Flame Retardants That Don't Retard Flame
"Why can't I wear those flame-retardant nightgowns?" my six-year old asked the other night. "They're so pretty!" The answer, my child, is that your parents are more concerned about your little endocrine system than in whatever scant protection a flame-retardant nightgown might provide in case of a fire. And here comes a study to back us up! A peer-reviewed study being presented today at the 10th International Symposium on Fire Safety Science at the University of Maryland finds that the high levels of flame retardant chemicals in child furniture and other products neither prevented nor retarded fires.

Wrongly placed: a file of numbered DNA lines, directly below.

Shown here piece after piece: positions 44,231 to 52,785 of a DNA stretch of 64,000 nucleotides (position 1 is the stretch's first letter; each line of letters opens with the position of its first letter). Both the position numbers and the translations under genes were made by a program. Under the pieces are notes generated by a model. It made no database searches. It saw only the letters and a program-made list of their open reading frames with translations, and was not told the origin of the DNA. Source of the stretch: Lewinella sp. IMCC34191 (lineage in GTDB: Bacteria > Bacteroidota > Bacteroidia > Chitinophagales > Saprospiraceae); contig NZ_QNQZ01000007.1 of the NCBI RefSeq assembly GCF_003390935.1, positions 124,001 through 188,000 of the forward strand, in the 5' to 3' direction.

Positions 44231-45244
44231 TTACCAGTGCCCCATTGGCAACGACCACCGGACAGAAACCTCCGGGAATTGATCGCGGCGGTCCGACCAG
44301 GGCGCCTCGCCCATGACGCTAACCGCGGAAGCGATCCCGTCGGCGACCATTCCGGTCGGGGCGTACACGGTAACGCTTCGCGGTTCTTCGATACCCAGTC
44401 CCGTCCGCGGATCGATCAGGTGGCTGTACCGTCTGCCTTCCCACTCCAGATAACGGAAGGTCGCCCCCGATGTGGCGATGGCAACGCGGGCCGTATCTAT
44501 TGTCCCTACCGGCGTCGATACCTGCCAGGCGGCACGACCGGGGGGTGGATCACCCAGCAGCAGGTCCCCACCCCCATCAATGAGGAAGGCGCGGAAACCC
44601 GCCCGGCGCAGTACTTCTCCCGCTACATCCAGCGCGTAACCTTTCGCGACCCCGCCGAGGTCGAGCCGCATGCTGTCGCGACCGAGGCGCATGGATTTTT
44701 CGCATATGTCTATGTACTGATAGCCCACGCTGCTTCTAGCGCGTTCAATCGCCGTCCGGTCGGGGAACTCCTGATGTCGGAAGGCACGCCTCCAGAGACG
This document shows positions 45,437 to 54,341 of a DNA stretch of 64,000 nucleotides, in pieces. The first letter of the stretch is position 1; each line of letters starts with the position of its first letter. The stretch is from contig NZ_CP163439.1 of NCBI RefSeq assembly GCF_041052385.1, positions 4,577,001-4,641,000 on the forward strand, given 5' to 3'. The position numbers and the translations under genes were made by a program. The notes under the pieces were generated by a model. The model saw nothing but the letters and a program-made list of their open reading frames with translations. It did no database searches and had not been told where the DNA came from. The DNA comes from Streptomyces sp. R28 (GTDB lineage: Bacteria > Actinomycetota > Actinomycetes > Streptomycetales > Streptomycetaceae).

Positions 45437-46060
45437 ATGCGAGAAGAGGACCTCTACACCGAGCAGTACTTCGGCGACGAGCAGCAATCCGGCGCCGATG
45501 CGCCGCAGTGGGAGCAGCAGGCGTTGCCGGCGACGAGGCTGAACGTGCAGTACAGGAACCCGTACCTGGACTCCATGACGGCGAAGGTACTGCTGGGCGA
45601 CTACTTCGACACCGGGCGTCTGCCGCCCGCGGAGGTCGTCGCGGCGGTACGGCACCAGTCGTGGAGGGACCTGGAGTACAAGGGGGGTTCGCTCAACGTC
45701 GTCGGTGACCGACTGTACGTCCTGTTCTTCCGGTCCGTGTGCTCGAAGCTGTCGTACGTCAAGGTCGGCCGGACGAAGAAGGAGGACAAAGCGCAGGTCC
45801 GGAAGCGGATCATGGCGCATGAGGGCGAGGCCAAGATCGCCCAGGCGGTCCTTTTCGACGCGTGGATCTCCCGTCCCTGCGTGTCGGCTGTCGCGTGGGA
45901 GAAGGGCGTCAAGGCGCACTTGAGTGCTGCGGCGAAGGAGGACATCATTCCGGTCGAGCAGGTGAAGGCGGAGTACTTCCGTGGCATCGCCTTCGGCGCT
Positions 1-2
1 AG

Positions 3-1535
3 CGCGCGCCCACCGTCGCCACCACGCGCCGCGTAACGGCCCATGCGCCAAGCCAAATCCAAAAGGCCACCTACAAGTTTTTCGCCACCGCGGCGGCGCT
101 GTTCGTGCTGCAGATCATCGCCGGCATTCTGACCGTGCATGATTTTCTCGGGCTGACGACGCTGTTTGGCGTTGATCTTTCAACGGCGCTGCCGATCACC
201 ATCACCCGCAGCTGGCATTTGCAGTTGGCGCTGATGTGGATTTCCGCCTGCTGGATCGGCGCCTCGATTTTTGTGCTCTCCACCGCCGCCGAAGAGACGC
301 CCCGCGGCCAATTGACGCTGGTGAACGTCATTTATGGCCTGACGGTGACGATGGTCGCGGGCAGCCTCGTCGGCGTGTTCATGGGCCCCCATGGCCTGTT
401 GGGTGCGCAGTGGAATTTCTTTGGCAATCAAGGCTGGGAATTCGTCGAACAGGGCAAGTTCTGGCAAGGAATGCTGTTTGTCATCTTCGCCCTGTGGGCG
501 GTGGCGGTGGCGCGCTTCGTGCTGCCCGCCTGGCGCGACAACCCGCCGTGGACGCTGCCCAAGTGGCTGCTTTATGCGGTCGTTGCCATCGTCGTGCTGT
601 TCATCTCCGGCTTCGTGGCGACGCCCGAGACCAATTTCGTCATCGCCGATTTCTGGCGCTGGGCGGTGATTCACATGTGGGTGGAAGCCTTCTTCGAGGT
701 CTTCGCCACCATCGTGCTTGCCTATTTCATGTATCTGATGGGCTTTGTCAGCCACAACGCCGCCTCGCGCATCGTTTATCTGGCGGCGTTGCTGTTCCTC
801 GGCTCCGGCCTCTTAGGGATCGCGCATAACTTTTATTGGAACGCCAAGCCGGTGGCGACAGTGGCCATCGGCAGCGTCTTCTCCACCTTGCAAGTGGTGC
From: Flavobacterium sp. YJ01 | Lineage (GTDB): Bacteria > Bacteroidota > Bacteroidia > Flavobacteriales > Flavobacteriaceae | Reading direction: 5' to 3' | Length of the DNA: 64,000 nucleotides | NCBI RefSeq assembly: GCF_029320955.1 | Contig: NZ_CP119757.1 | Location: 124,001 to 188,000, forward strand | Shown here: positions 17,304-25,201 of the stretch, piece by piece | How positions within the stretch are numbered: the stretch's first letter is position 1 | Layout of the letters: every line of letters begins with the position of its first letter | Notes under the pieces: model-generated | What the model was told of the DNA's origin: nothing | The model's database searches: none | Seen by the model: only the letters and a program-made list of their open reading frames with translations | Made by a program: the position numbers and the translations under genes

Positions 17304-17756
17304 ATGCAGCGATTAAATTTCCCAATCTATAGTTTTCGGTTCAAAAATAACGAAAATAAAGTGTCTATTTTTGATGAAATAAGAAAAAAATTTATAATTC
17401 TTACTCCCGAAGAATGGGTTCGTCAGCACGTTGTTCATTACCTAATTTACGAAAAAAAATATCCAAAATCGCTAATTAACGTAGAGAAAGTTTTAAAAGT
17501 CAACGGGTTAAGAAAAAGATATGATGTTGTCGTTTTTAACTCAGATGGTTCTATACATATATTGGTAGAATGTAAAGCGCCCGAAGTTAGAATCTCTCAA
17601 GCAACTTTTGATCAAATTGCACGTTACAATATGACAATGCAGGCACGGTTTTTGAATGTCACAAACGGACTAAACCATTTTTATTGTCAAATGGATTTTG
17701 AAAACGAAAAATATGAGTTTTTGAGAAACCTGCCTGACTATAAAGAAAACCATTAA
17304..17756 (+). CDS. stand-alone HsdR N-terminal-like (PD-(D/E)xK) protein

"The evaluation of the fire safety benefits . . .is simple," says lead author, Dr. Vyto Babruskas. "There are no benefits."
There are plenty of hazards, though, according to the authors: "reduced IQ in children, reduced fertility, endocrine and thyroid disruption, changes in male hormone levels, adverse birth outcomes, and impaired development."
The study hasn't been posted yet, but you can find more at the Green Science Policy Institute. Also, the "On the One Hand, On the Other Hand" department in the new Sierra treads similar ground with a look at the flame retardants added to polystyrene insulation: "[F]ire experts say the chemicals don't actually stop the insulation from burning." See bottom of page here.